A year ago, I was studying abroad in London and taking a theater review writing class with critic Jane Edwards. For our first assignment, I reviewed “Small Island,” giving it a perfect score. I tried to sing its praises as artfully and thoroughly as I could — only to receive a less than flattering grade. One weekend, recovering my health and pride, I decided to revisit “Robin Hood,” an old Disney movie that has always been one of my favorites. Instead of writing a one-to-two sentence joke on LetterBoxd, I decided to write my first full-scale review. Writing out of spite transformed into a new passion. A year of review writing has passed, and somehow, I just can’t escape the movie that started it all. My new hobby has guided me towards so many wonderful films, from the masterful absurdism of “Everything Everywhere All At Once,” to the tortured jazz of “Judas and The Black Messiah” and the marvelous Italy of “Porco Rosso.” These movies have awed me, expanded my views on the world and art and given me the opportunity to grow as a writer and critic.
And yet, I still come back to this silly little movie about a fox and bear stealing from the rich to give to the poor. It opens with a resounding brass theme, promising grand adventure with your classic “book opening” beginning to a film, only to have a cartoon rooster (Roger Miller) come in whistling and lightly strumming the guitar — a sweeping legend delivered in a highly casual tone. “Robin Hood” maintains this incredibly casual air in its dialogue, which remains my favorite element of the film. Sure, there is a lot of well-choreographed swashbuckling action, but the primary joy is simply watching these characters talk. If there’s anything this year of writing has taught me, it’s how much I simply love characters, and “Robin Hood” is filled with great ones. They aren’t complex in the traditional sense, but they do pack a combination of well-defined needs and distinctive traits, a must for any memorable animated character. I called Robin Hood your “average do-gooder” a year ago, but what had really eluded me was his (and the film’s) penchant for disguise. Brian Bedford, the voice of Robin Hood, not only shows the character’s dripping charisma but his range, as Robin Hood baffles the rich with one persona after another. He wants to do good, but always in style, which sometimes gets him into trouble. This animated Robin Hood finds solutions to problems in unconventional ways that only animation could permit, and he’s highly entertaining to watch, compounded all the more by the ease of his archery. There’s his need for love too, a love for Maid Marian (Monica Evans). It’s not one of Disney’s greatest romances, but it shows us a softer, more sensitive side of this theatrical rogue. His love for her is paradoxical to his occupation: he’s in love with the enemy — royalty — to the point where he’d forfeit his own life, and possible future good deeds, just to be with her. The ramifications of his oscillation between selflessness and selfishness is a tension never directly addressed in the film, because he so nimbly and unwittingly navigates both.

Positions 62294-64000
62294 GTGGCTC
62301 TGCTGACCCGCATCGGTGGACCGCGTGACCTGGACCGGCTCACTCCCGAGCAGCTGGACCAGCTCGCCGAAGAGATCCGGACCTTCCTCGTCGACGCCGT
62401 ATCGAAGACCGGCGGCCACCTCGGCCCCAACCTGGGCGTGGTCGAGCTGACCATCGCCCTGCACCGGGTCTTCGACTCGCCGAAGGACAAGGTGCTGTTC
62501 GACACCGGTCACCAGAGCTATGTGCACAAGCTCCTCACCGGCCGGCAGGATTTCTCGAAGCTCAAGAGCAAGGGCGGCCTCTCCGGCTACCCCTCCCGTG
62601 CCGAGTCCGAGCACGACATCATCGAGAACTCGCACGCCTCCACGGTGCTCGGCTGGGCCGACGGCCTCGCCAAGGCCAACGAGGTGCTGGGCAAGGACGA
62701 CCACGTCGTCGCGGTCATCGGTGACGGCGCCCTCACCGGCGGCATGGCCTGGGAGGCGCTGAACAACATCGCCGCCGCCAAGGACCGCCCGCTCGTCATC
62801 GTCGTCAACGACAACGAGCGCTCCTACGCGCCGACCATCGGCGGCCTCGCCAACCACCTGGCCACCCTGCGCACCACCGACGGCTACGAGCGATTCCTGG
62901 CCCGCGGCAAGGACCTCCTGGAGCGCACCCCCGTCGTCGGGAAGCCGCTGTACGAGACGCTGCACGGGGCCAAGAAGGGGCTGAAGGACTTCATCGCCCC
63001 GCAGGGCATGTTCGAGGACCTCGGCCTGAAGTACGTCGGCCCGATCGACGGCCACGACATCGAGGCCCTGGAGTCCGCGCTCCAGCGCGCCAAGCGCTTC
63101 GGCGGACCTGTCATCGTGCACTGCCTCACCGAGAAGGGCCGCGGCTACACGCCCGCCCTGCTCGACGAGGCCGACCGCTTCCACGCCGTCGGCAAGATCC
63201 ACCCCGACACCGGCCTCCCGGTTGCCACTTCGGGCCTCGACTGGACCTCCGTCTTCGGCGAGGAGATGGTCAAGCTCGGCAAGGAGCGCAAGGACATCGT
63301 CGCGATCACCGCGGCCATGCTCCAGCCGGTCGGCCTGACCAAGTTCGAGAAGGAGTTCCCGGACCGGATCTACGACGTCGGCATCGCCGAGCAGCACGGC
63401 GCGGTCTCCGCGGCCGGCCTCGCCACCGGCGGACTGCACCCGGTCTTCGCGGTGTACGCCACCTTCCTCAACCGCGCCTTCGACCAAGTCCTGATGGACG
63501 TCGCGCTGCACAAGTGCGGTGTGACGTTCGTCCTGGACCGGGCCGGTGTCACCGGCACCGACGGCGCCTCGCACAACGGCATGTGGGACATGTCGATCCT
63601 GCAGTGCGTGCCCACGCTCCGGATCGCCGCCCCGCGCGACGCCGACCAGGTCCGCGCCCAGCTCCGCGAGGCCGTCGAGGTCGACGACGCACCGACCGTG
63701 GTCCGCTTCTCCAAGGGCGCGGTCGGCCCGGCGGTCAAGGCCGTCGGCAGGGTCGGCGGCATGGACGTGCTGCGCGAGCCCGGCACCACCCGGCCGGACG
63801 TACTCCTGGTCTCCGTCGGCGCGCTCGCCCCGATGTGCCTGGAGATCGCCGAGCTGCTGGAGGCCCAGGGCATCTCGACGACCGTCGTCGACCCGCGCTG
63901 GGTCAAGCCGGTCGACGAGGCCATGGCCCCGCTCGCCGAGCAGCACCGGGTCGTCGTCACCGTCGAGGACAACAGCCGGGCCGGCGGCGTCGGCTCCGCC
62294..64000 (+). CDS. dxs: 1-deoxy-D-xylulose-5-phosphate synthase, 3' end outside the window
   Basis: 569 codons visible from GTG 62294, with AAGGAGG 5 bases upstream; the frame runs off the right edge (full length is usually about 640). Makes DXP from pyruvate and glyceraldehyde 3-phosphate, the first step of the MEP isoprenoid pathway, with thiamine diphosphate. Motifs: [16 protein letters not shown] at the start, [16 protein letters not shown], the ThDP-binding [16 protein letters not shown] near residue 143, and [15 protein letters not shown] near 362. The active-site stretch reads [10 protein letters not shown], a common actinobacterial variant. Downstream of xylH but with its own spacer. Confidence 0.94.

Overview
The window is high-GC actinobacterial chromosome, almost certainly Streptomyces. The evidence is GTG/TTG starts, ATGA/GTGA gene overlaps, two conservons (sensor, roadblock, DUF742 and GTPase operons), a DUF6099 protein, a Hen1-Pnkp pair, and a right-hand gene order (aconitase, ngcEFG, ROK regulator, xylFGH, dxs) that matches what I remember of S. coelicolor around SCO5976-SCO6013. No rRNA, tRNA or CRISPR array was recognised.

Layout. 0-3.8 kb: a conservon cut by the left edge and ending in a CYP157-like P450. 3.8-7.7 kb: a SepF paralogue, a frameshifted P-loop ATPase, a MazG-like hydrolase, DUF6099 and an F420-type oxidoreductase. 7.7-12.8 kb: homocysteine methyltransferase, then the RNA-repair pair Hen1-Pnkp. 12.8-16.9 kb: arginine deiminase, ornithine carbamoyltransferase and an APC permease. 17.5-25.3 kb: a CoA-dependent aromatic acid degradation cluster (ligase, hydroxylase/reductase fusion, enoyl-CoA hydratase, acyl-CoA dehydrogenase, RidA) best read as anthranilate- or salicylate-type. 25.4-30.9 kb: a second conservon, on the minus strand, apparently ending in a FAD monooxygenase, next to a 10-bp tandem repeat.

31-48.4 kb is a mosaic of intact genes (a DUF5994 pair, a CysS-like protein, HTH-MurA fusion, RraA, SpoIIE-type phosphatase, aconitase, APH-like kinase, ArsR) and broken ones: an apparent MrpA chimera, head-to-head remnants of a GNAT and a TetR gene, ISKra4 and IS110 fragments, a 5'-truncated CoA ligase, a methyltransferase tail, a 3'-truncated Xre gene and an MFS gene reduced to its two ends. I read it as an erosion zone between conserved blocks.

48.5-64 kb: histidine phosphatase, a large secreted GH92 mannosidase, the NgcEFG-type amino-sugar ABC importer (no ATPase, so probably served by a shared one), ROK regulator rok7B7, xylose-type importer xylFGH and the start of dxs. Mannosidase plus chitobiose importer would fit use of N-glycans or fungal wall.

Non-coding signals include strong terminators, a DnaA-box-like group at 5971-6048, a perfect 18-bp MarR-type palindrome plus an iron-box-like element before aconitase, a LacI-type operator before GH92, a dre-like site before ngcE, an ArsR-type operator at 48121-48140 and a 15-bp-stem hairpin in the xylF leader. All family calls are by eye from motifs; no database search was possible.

My perspective of the villains has also shifted in the year’s passage. At the time, I called them “over-the-top evil,” when, in reality, their exaggerated cruelty stems from their need for recognition being magnified by an unwarranted position of power. We are introduced to the Sheriff of Nottingham (Pat Buttram), a conniving wolf, hitting the broken leg of an injured townsperson to get the coins hidden in his cast. He steals birthday gifts and from the poor box of the local church as payment for taxes. He actively enjoys it, too, and occupies a knowingly ironic moral highground in enforcing the taxes that are starving the people to death (“The family that saves together, pays together!”). However, his power only works on those who cannot step up to him; Robin Hood, and even the good-natured Friar Tuck (Andy Devine), when pushed too far, manage to catch him by surprise and best him without fail. Prince John (Peter Ustinov), a maneless lion upon whose head the English crown never sits comfortably, is one of Disney’s most pathetic antagonists, throwing tantrums and weeping for his “mommy” (whilst sucking his thumb) when things don’t go his way. This borderline Oedipus complex arises mainly from his status as the obviously lesser-loved brother. Under the guise of law, these bullies exert their power and raise taxes out of personal qualms with Robin Hood, whose heroic efforts reveal their shortcomings to the public they try to intimidate. Despite their cartoonish nature, we see the human cost of these taxes; our first look at Nottingham is an image of an elderly owl feeding soup to her husband, who is locked in the stocks and labeled a “tax evader.” Eventually, all of Nottingham, it seems, has been locked in the dungeon at one point; the church is empty, and all that Friar Tuck can do is ring the bell to give them hope.
In terms of plot, “Robin Hood” is incredibly light, filled with B-stories and scenes that often take a backseat in my memory in comparison to the action-packed meat of its story. Plot is, perhaps, my greatest shortcoming as a critic in analyzing a work; I love writing about character so much, but despite the film’s consistent, enjoyable characters, the story feels aimless at times, a sin of which I have often forgiven many films by pure virtue of their characters. Nonetheless, regardless of plot, “Robin Hood” remains a film that continues to sit as a favorite amongst all the great works I’ve had the privilege of reviewing this year. I can’t wait for another year of writing about and watching even more movies, but oo-de-lally, is “Robin Hood” still fun.
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